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Whether the Holy Ghost should be called Christ's father in respect of His humanity?

Objection 1: It would seem that the Holy Ghost should be called Christ's father in respect of His humanity. Because, according to the Philosopher (De Gener. Animal. i): "The Father is the active principle in generation, the Mother supplies the matter." But the Blessed Virgin is called Christ's Mother, by reason of the matter which she supplied in His conception. Therefore it seems that the Holy Ghost can be called His father, through being the active principle in His conception.

Objection 2: Further, as the minds of other holy men are fashioned by the Holy Ghost, so also was Christ's body fashioned by the Holy Ghost. But other holy men, on account of the aforesaid fashioning, are called the children of the whole Trinity, and consequently of the Holy Ghost. Therefore it seems that Christ should be called the Son of the Holy Ghost, forasmuch as His body was fashioned by the Holy Ghost.

Objection 3: Further, God is called our Father by reason of His having made us, according to Dt. 32:6: "Is not He thy Father, that hath possessed thee, and made thee and created thee?" But the Holy Ghost made Christ's body, as stated above (AA[1],2). Therefore the Holy Ghost should be called Christ's Father in respect of the body fashioned by Him.

On the contrary, Augustine says (Enchiridion xl): "Christ was born of the Holy Ghost not as a Son, and of the Virgin Mary as a Son."

I answer that, The words "fatherhood," "motherhood," and "sonship," result from generation; yet not from any generation, but from that of living things, especially animals. For we do not say that fire generated is the son of the fire generating it, except, perhaps, metaphorically; we speak thus only of animals in whom generation is more perfect. Nevertheless, the word "son" is not applied to everything generated in animals, but only to that which is generated into likeness of the generator. Wherefore, as Augustine says (Enchiridion xxxix), we do not say that a hair which is generated in a man is his son; nor do we say that a man who is born is the son of the seed; for neither is the hair like the man nor is the man born like the seed, but like the man who begot him. And if the likeness be perfect, the sonship is perfect, whether in God or in man. But if the likeness be imperfect, the sonship is imperfect. Thus in man there is a certain imperfect likeness to God, both as regards his being created to God's image and as regards His being created unto the likeness of grace. Therefore in both ways man can be called His son, both because he is created to His image and because he is likened to Him by grace. Now, it must be observed that what is said in its perfect sense of a thing should not be said thereof in its imperfect sense: thus, because Socrates is said to be naturally a man, in the proper sense of "man," never is he called man in the sense in which the portrait of a man is called a man, although, perhaps, he may resemble another man. Now, Christ is the Son of God in the perfect sense of sonship. Wherefore, although in His human nature He was created and justified, He ought not to be called the Son of God, either in respect of His being created or of His being justified, but only in respect of His eternal generation, by reason of which He is the Son of the Father alone. Therefore nowise should Christ be called the Son of the Holy Ghost, nor even of the whole Trinity.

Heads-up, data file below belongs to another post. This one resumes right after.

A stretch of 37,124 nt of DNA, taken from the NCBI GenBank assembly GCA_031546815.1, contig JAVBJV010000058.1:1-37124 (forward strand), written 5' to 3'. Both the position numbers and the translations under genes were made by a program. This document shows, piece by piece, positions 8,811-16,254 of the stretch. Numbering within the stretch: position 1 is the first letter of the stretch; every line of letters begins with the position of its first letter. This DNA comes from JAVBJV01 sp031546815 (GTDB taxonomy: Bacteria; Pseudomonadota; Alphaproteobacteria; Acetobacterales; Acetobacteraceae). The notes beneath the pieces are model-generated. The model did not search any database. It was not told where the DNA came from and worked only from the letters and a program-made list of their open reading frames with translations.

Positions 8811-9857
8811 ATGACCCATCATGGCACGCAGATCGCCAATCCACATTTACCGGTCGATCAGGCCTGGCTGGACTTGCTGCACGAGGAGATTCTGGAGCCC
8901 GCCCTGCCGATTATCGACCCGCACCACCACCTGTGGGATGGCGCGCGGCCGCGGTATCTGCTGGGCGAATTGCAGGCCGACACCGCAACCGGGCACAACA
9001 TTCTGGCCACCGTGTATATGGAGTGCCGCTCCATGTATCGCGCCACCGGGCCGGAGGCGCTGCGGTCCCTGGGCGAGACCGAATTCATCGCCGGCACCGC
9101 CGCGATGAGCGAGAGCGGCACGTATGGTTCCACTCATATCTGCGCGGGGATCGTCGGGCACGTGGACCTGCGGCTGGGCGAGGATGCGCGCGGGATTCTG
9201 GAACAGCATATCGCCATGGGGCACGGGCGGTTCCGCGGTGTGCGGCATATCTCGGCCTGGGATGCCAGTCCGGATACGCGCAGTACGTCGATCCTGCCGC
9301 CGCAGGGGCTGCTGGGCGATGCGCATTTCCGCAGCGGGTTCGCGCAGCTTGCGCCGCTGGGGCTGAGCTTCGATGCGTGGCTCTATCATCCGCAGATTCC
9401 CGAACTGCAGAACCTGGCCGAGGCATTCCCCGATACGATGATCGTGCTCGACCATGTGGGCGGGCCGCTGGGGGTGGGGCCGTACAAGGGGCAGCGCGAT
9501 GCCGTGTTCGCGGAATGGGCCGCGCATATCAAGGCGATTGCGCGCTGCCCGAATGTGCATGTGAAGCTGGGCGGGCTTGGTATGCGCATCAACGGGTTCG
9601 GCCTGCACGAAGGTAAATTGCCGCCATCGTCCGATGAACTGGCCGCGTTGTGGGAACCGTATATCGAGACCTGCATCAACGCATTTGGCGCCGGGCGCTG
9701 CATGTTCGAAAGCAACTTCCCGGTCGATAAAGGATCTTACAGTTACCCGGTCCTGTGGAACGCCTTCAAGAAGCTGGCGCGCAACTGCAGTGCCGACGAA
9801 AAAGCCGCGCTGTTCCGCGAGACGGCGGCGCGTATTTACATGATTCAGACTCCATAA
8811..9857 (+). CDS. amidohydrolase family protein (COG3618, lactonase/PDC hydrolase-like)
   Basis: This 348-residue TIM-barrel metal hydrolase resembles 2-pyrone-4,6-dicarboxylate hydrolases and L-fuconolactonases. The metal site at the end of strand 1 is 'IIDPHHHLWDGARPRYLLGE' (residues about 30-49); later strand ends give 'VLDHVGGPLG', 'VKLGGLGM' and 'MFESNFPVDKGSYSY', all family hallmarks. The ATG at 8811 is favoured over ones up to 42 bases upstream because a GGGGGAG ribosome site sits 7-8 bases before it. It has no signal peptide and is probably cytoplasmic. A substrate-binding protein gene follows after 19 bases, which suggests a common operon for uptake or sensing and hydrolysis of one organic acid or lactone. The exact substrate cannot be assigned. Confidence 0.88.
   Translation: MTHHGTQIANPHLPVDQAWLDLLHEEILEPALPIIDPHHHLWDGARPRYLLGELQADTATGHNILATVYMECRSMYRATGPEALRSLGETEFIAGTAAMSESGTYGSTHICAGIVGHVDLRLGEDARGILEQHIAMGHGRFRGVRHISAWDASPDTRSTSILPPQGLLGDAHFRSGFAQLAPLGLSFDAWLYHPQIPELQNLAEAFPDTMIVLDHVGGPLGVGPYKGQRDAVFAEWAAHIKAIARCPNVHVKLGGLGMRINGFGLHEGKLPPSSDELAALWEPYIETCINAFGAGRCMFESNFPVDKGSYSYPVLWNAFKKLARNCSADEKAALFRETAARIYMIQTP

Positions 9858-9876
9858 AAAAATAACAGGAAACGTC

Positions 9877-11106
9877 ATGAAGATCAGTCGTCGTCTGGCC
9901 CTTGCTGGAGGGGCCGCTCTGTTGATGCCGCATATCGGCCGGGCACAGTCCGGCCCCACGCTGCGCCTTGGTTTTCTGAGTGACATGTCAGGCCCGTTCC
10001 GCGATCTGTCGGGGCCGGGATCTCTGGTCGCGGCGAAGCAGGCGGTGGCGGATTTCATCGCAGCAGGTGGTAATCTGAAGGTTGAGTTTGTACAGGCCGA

Reply to Objection 1: Christ was conceived of the Virgin Mary, who supplied the matter of His conception unto likeness of species. For this reason He is called her Son. But as man He was conceived of the Holy Ghost as the active principle of His conception, but not unto likeness of species, as a man is born of his father. Therefore Christ is not called the Son of the Holy Ghost.

Reply to Objection 2: Men who are fashioned spiritually by the Holy Ghost cannot be called sons of God in the perfect sense of sonship. And therefore they are called sons of God in respect of imperfect sonship, which is by reason of the likeness of grace, which flows from the whole Trinity.

But with Christ it is different, as stated above.

The same reply avails for the Third Objection.

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